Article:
Individuals have the right to see a copy of all the information a business holds about them by submitting a data subject access request (DSAR) under the Data Protection Act 1998 (the “DPA”). DSARs are often used as pre-litigation “fishing” tactics and processing a request can be logistically challenging.
The Court of Appeal has given helpful guidance on the meaning of “disproportionate effort” and the limit of the legal professional privilege exception in the context of DSARs. An employer can argue that it does not need to expend disproportionate efforts in order to comply with such requests.
In the case, a law firm (Taylor Wessing) sought to rely on the legal professional privilege exception under the DPA in relation to a DSAR made to one of its clients. The request had been made before litigation and there was a concern that complying with the DSAR would give the would-be litigants an unfair advantage by getting advance disclosure.
The Court of Appeal decided that the legal professional privilege exception under the DPA applies only to documents that carry legal professional privilege for the purposes of English law. Secondly, the court clarified that the disproportionate effort qualification applies to all stages of subject access compliance. Third, it was an acceptable exercise of rights under the DPA even if the appellants intended to use the information obtained in subsequent litigation.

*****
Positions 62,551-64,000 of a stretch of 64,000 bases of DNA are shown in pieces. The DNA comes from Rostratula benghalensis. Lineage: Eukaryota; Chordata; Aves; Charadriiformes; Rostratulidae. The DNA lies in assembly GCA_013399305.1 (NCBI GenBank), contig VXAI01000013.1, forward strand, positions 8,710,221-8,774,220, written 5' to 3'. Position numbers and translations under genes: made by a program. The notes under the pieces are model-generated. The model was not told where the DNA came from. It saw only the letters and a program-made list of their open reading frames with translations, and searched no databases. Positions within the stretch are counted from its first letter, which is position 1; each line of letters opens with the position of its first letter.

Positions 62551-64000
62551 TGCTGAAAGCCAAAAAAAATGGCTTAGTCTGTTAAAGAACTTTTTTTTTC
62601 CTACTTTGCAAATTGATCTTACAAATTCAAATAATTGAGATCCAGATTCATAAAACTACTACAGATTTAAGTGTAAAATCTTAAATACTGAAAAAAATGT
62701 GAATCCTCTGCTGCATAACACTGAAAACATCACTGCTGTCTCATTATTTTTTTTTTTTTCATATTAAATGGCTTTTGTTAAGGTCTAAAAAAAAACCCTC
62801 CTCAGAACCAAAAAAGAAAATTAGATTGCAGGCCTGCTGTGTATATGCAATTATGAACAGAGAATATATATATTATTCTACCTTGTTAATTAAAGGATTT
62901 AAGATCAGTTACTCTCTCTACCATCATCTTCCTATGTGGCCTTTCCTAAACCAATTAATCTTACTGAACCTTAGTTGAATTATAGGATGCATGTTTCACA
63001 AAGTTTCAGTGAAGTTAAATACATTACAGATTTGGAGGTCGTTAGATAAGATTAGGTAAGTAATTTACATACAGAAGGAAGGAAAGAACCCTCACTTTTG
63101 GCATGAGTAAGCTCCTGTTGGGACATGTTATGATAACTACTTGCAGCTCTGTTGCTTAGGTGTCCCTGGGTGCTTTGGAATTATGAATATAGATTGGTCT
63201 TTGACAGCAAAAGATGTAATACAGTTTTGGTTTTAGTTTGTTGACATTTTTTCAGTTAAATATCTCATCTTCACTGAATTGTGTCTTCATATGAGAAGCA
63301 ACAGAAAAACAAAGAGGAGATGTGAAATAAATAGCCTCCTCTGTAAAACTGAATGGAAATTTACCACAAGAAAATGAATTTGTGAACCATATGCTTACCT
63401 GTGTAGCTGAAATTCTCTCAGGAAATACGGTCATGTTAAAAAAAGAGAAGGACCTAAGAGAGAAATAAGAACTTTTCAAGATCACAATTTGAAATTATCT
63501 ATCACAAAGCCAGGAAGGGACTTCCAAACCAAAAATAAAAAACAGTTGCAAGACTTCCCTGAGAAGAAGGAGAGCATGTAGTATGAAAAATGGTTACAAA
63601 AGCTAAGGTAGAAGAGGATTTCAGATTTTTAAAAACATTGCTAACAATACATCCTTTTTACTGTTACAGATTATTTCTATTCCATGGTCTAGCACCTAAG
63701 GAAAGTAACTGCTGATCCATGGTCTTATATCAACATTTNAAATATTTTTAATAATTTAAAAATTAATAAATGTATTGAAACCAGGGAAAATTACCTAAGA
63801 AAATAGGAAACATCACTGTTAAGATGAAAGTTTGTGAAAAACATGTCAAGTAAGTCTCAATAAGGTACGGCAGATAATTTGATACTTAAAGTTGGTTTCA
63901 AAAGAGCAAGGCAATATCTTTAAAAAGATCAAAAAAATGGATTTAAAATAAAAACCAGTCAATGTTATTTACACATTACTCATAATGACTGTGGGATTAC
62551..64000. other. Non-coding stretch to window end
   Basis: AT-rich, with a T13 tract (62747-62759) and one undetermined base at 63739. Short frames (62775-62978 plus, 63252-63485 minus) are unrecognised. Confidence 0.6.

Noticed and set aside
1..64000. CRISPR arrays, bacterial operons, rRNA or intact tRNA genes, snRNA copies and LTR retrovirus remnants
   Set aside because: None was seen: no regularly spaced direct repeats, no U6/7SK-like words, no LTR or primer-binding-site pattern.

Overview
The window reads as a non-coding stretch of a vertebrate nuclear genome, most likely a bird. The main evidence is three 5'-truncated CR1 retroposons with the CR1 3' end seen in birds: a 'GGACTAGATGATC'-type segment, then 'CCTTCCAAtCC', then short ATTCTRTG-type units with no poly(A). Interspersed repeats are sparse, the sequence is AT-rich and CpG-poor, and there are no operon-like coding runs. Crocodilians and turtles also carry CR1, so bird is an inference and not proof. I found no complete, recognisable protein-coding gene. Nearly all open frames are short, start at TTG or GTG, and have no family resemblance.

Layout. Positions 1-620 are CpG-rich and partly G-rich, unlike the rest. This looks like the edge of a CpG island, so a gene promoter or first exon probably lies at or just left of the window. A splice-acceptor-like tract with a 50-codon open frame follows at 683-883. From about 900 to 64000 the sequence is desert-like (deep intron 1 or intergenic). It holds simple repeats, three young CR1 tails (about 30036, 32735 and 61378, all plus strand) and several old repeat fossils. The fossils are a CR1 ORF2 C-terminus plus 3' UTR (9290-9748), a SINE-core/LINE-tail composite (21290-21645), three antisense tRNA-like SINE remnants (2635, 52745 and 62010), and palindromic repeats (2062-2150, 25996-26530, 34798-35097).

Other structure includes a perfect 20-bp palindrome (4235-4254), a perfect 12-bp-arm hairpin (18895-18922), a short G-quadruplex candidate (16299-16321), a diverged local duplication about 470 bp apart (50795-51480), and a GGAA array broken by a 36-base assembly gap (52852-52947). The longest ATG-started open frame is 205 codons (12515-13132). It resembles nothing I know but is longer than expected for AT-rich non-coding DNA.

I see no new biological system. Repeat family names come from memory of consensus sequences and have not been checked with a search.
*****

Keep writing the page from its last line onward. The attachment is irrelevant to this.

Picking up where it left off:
While this was not an employment case, the judgment provides welcome clarification of the legal professional privilege exception, the concept of disproportionate effort and the relevance of the data subject’s motive in making the request, which is likely to be relevant to employment practitioners.
What Should Employers Do Next?
Complying with DSARs can be time-consuming and costly, and employers may often be tempted to abbreviate searches or the responses given. However, the Information Commissioner can hand out sanctions against employers if they do not comply with their obligations. Employers should consider the Information Commissioner’s code of practice for complying with DSARs when they receive a request.